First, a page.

An iconic and growing tradition in the life of Southend High School for Boys is its School Song. Nowadays, it is sung both at important formal occasions of School life such as prizegivings and end of term assemblies, and also increasingly on trips and excursions at home and abroad by the students.
What follows is a brief account of its existence, making reference to articles and comments from various issues of the Old Southendian Magazine, a full copy of which may be found on the Old Southendian website here.
In 2017-18, then School Organist, Thomas Stanford (Sparta 2011-18), prepared the School Song for publication, with the assistance of OSOS Committee members. This is now available to download for free here!
It is hoped to continue to extend this account with recordings and original sources in the near future for all to enjoy!
Prior to about 1923, the School Song was not how many remember it today. Rather than the bespoke music and words that are currently employed, the School used Harrow's Forty Years On.
As seen in the 1956 Old Southendian Magazine, Senior Prefect Lionel Elvin (Tuscany, 1917-24) was a little dissatisfied with singing a song written for a different school. Encouraged by history master J.F. Nichols, Elvin thus set about writing new words to suit, and the result was the three verses in use today plus two verses that did not survive the test of time!
Copied below (with the omitted second and fourth verses in italics) is the full five verse version of Elvin's work.
When our ship shall leave the river bank,
Its timbers brave the main,
Our port shall gleam through mists of time,
And beckon back again,
Then each adventurer shall feel,
As onward strains the eager keel,
From the School beside the church and sea
The speeding wind of memory,
And he who takes the long white road
Beyond the sloping down,
Shall proudly bear, for all to see,
The token of his town.
For him who toils alone and long,
For him swept forward by the throng,
There nothing difficult shall be
Through strength of ancient memory.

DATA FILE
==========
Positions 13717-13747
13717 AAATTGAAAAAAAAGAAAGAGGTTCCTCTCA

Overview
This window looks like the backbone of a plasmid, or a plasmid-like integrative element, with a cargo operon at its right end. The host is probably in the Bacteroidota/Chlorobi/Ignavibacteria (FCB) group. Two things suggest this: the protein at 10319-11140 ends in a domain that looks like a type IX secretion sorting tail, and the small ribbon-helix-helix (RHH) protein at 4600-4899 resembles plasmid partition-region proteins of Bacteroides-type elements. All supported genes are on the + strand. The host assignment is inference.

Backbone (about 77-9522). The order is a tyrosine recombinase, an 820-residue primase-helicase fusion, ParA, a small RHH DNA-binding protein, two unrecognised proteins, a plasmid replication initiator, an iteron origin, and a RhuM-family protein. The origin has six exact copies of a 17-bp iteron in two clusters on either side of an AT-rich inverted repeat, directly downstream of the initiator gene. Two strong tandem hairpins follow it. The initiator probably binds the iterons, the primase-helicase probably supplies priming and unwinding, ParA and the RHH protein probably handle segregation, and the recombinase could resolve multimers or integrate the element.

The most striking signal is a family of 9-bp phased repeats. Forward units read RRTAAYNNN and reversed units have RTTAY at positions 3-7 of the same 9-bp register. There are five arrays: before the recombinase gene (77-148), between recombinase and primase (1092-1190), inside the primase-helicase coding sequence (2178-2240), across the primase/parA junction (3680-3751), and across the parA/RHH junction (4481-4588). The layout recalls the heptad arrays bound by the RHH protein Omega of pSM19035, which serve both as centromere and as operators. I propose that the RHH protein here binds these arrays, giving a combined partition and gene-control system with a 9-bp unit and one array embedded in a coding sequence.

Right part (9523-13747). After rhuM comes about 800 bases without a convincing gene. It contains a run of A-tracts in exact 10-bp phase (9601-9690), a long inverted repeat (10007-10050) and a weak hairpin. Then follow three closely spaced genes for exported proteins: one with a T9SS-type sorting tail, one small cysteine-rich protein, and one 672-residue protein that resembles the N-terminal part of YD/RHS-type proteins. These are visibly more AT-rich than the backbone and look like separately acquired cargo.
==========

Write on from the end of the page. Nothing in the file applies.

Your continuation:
And some shall picture pounding ball
On turf of sodden field,
And some the fight on fiery pitch
When grit refused to yield;
And some shall think of desk and pen,
And organ-voices heard again,
And laughter ringing merrily
Adown the aisles of memory.
And a cry shall wake the sleeping years,
A shout "shoot hard for goal!"
The strain of the race shall steal the breath,
The thrill shall seize the soul.
And the voice of one shall sound to all
As it sounded oft through crowded Hall,
And then the least of us shall be
The nobler for the memory.
Here make we then, as old time men,
The pledge our souls demands:
To build as they, the best we may
The house not made with hands.
So, one with Future and with Past,
Our work in School shall live and last,
And through the centuries to be
Our School shall grow in memory.
Initially, Elvin's words were set to a tune written by the music master of the time, Mr P Small (although Elvin commented in the 1956 magazine article that he thought the 18th Century tune 'The Lass that Loves a Sailor' could have worked...).
But then, probably in 1939, Arthur Hutchings, the new music master and later Professor of music at Durham University, composed the tune that is known today.
A copy of Huchings' music appeared in the 1961 Old Southendian issue - as pictured.
See below a recording from the early noughties, which features Gerald Usher at the organ with a small group of sixth form student singers.
It is hoped to be able to add further recordings (both old and new) in the future, so do check back, or get in contact if you have a recording to share!